Women drivers applying make-up while behind the wheel are responsible for almost half a million road accidents a year in Britain, according to a new survey.
About one-fifth of the female motorists surveyed confessed that they had touched up their mascara on the move - equivalent to 2.7 million of Britain's 15 million women drivers.
Three per cent admitted causing a collision when distracted by applying cosmetics.
The poll of 4,000 women drivers by women's motor insurer Diamond comes a year after the introduction of a new offence of causing death by careless driving, which carries a prison sentence of up to two years.
Earlier, careless driving offences - including applying make-up, eating and map reading - were punishable only by a fine.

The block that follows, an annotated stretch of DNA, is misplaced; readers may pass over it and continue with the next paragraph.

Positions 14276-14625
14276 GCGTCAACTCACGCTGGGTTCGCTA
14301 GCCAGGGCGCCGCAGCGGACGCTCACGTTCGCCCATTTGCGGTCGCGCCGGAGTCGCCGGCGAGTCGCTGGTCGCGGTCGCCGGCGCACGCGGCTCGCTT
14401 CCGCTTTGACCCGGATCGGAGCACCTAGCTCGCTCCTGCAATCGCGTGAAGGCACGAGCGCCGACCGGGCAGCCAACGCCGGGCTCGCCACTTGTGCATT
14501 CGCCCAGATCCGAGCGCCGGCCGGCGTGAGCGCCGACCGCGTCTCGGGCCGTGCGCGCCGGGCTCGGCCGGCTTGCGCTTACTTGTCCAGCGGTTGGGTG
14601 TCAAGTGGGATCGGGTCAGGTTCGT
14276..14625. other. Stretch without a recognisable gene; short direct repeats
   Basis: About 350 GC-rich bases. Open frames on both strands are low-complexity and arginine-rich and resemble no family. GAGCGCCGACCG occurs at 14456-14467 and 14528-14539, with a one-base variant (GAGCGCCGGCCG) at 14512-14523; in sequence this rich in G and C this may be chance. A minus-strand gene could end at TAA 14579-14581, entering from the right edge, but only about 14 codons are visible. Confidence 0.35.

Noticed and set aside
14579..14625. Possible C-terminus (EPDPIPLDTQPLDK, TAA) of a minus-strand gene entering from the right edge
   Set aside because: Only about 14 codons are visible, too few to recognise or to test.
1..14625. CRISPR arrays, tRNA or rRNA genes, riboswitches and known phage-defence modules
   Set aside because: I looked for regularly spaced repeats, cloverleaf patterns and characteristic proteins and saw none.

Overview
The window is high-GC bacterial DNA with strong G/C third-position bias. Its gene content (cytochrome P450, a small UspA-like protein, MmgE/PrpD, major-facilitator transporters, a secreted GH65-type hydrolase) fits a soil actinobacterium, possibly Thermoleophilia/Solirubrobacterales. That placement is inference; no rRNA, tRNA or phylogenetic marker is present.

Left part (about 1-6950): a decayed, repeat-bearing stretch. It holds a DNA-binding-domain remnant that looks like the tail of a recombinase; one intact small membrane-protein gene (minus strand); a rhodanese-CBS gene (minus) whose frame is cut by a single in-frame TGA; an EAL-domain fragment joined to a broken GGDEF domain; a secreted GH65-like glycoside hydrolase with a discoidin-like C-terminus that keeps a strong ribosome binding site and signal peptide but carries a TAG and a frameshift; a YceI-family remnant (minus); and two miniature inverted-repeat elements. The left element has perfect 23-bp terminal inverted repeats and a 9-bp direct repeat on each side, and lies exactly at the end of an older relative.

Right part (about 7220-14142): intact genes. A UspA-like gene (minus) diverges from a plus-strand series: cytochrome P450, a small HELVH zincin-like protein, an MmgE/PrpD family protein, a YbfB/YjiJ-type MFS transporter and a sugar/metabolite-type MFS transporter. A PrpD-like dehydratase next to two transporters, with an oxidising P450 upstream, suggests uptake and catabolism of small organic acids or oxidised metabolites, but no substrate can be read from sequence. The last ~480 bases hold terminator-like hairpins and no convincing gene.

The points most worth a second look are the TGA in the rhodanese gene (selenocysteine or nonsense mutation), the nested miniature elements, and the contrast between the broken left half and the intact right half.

The survey found that young women, aged between 17 and 21, were most likely to put beauty before safety and most liable to crash their car as a result.
Twenty-seven per cent women confessed to putting on make-up and nine per cent of those aged 18 or younger have had a crash while doing so, which is three times the average.
However, only six per cent of women aged 56 or older are least likely to do it at the wheel and just one in 200 - 0.5 per cent - in that age group have had an accident while applying make-up.
Diamond managing director Sian Lewis said it is "worrying" that so many women put themselves and other road users at risk.
"We all have busy lives but applying your make-up when you're driving means your full attention is not on the road ahead," the Telegraph quoted her as saying.
"Is your mascara more important than yours and other road users' safety? Even if you're lucky enough to arrive at your destination safely, you could be charged with careless driving if spotted by the police.
"Women are generally great at doing more than one thing at once but this is definitely one area where multitasking should not be practised," she added.